What Happens During a Stroke

The brain is one of the most important organs in your body. It enables you to recall your favorite memories, process your emotions, and execute commands to your hands, arms, and legs. Your brain also relies on a steady flow of blood to function properly. When you suffer from a stroke, your brain may sustain damage, affecting the way you speak and use the rest of your body. Fortunately, the advanced technology at imaging centers can identify the effects of a stroke and contribute to a treatment plan so you can begin to recover.

What Is a Stroke?

A stroke is a neurological event that occurs when blood fails to travel to a part of the brain. It prevents brain cells from receiving oxygenated blood, which causes them to die and creates permanent or momentary damage. People who receive immediate medical attention have stronger chances of minimizing damage to their nervous systems. There are different types of strokes that humans can experience: an ischemic or a hemorrhagic stroke.

During an ischemic stroke, a blood clot materializes in the cerebral artery and interferes with the brain's blood flow. The clot can form in a different area of the body, and stops a vessel from giving blood to the brain, triggering a cerebral embolism. An air bubble can also obstruct the path of the blood throughout the brain. A clogged artery is another cause of an ischemic stroke. When plaque accumulates in the blood vessels, it makes it more difficult for blood to travel smoothly.

A hemorrhagic stroke stems from weak arteries. When the inner structure of the blood vessel is not strong enough, blood seeps out into the brain and produces swelling, causing a hemorrhage. With the increase in pressure, the brain cells and tissue are unable to function properly. Patients may also experience a mini-stroke, or transient ischemic attack, which delivers common signs of a stroke for a brief period of time and can represent that a stroke is imminent. It can be the result of a clot that becomes trapped in the passage of blood flow.

What Happens During a Stroke?

A stroke impacts different areas of the brain, which influences the types of symptoms that people experience. Some people may not even realize that they've suffered from a stroke. The signs can emerge unexpectedly and can be prevalent in all parts of the body. Here's a list of examples of the areas that may lose functionality when a stroke occurs:

  • Head. When there's a pool of blood in your brain from a hemorrhage, you may feel intense pressure inside your head, causing a serious headache.
  • Face and limbs. Numbness may prevent you from moving parts of your face and bending your arms and legs. You may notice that the loss of feeling and weakness is limited to one side of your body.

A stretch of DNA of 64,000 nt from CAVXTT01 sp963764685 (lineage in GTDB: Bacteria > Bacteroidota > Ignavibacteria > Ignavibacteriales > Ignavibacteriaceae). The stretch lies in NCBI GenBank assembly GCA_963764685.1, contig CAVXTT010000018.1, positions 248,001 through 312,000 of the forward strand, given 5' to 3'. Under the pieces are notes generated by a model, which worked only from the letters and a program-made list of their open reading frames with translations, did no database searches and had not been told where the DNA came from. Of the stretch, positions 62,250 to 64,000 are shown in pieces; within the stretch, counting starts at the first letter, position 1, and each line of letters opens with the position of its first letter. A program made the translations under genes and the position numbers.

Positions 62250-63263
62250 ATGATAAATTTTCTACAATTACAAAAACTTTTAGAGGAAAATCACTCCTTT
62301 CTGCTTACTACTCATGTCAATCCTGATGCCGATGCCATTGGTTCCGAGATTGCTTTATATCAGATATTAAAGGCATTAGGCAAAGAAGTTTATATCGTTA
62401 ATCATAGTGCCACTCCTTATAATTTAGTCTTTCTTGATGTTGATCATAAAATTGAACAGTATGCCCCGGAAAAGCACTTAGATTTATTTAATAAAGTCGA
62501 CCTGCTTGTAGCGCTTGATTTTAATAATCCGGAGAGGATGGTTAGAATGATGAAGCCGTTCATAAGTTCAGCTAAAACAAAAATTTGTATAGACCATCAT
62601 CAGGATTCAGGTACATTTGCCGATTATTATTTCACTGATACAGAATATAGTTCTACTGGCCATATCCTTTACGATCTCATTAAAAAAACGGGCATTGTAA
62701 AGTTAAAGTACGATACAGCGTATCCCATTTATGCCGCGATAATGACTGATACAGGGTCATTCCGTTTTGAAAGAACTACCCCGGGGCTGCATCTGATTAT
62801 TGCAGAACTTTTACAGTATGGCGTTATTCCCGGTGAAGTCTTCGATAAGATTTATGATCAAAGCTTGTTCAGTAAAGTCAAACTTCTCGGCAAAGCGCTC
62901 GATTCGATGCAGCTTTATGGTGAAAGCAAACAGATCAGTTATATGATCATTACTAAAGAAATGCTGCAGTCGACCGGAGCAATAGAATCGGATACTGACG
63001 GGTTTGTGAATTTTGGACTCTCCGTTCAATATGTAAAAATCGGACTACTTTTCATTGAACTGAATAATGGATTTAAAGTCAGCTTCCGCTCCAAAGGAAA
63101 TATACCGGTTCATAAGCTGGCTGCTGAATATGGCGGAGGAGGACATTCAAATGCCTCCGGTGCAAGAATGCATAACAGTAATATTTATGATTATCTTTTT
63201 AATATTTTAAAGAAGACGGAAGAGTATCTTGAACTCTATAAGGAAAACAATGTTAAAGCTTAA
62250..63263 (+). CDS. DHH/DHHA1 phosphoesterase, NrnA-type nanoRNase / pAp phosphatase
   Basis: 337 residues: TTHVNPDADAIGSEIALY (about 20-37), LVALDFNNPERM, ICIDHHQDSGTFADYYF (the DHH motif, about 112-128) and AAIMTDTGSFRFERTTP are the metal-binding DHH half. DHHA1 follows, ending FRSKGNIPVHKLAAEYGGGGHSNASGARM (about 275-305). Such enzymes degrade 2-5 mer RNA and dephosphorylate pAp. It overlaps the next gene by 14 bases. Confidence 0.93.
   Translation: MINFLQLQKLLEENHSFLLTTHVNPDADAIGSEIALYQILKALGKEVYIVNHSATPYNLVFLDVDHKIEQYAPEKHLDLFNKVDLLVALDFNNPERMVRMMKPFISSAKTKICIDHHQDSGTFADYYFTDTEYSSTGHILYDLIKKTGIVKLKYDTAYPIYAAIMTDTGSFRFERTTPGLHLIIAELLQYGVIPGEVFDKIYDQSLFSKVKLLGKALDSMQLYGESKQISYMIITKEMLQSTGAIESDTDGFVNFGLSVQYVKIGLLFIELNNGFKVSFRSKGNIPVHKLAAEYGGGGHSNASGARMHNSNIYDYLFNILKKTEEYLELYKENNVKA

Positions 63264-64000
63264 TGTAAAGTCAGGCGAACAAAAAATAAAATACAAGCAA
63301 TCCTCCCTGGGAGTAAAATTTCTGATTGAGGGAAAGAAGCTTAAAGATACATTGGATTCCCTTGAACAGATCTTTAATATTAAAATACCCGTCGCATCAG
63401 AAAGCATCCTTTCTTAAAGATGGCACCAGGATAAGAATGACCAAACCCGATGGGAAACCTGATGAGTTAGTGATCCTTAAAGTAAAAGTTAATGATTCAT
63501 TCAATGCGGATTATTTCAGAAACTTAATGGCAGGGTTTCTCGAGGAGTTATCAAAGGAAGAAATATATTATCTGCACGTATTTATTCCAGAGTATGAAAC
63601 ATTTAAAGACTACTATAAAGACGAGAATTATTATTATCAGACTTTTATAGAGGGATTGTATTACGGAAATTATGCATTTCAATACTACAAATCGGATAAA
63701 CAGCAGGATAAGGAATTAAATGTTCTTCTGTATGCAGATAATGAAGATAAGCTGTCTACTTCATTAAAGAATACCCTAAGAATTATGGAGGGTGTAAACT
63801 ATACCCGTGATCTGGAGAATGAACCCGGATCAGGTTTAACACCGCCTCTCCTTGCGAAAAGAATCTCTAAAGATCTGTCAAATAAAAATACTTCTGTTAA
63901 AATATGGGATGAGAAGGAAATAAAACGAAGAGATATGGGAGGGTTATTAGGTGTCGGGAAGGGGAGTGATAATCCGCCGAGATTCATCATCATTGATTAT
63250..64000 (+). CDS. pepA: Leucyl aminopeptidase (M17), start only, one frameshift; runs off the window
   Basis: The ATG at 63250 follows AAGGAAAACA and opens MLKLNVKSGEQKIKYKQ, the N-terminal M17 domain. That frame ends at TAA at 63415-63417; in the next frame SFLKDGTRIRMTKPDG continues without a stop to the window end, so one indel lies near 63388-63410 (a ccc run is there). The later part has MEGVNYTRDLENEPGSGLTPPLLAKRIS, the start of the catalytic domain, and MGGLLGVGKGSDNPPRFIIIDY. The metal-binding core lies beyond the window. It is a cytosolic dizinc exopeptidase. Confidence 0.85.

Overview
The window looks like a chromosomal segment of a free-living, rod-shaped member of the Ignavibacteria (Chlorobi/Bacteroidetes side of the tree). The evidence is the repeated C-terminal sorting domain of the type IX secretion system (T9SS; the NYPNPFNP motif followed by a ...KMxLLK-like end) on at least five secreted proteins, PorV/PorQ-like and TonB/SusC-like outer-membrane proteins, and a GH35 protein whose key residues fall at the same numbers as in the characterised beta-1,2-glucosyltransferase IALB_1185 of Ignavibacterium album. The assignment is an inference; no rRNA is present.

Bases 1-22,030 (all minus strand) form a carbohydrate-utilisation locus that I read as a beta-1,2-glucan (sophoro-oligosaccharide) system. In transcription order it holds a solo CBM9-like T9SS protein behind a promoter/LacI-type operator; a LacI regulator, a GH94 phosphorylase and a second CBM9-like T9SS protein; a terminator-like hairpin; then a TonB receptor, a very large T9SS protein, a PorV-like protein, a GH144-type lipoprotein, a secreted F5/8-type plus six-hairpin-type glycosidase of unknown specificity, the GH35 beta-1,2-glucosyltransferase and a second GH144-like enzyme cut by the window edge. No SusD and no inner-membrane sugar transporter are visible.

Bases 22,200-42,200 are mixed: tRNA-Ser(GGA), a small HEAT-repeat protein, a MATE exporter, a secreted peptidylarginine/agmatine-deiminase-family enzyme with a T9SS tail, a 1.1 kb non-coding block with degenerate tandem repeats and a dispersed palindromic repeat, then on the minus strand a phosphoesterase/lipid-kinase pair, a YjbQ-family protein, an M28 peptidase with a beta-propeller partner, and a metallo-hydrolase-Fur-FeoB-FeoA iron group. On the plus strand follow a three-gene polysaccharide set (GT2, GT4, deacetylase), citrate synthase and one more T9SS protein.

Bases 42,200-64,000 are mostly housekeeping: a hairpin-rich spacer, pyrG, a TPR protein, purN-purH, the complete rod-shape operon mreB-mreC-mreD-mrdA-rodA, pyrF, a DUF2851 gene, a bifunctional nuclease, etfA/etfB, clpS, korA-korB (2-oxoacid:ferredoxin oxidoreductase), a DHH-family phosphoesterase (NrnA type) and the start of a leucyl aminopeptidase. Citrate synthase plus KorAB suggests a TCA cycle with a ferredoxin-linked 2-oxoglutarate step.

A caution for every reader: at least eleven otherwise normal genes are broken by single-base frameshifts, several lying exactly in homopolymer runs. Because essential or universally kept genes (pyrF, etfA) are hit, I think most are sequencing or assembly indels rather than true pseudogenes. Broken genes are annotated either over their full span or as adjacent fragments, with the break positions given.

• Vision. Your vision may blur, affecting the way you see objects in front of you. A stroke can create a loss of vision in one or both of your eyes.
  • Coordination. If you attempt to walk after a stroke, you may find it hard to maintain your balance, especially if you feel numb or weak in your arms and legs. You may also feel lightheaded.
  • Memory. A blood hemorrhage can damage the part of your brain that stores memories, making it challenging for you to remember moments you experienced in the past.

Once a stroke occurs, it's urgent that you seek emergency medical treatment. The sooner the medication can restore normal blood flow to your brain and fix ruptured arteries, the more likely you can regain feeling in your body and reverse the symptoms you experienced. Your recovery can depend on the severity of the stroke and the time your brain spent with a hemorrhage or blood clot. For example, slurred speech and lack of coordination may be temporary for a minor stroke but permanent if the condition targets parts of your brain more intensely.

How Does an Imaging Center Diagnose a Stroke?

A health care professional develops a treatment plan based on the type of stroke that the patient experiences. The technology at an imaging center captures photos of the brain, offering a detailed view of the blood vessels, tissue, and cells. The images lead to a diagnosis and help determine if the brain damage stemmed from an ischemic or hemorrhagic stroke. For example, if the brain appears swollen from a hemorrhage, the screening procedures may show excessive bleeding. If clogged arteries caused the stroke, the images may show that there are formations on the blood vessels.

To examine the effects of a stroke, imaging centers often perform two types of diagnostic tests: a computed tomography (CT) scan and a magnetic resonance imaging (MRI) procedure. The CT scan collects X-rays of your brain to help identify a blood clot or detect an artery that burst. The physician may also administer a contrasting fluid to distinguish certain areas in the brain. An MRI of the head takes photos of the inside of the organ. Using MR angiography (MRA) and MR perfusion (MRP), the physician can see how the stroke disrupted the passage of blood flow to the brain.

The results from a CT scan or MRI enable the physician to assign rehabilitation to the patient to help them recover from the stroke. Once the health care team understands what led to the event, they can recommend ways to prevent a stroke from happening in the future. For instance, doctors may tell patients to maintain a healthy diet and exercise regularly. They may also administer medications to treat other medical conditions that can lead to strokes, including diabetes and heart disease.

At Grapevine Imaging, we provide MRIs, CT scans, and X-ray services to our patients. Our staff of experienced professionals cater to patients' needs throughout the procedures and deliver prompt results to physicians. Call us today to schedule an appointment. Ahead of your visit, check out our website to learn what you can do to prepare.

2401 Ira E. Woods Ave, #600
Grapevine, TX 76051

(817) 488-9991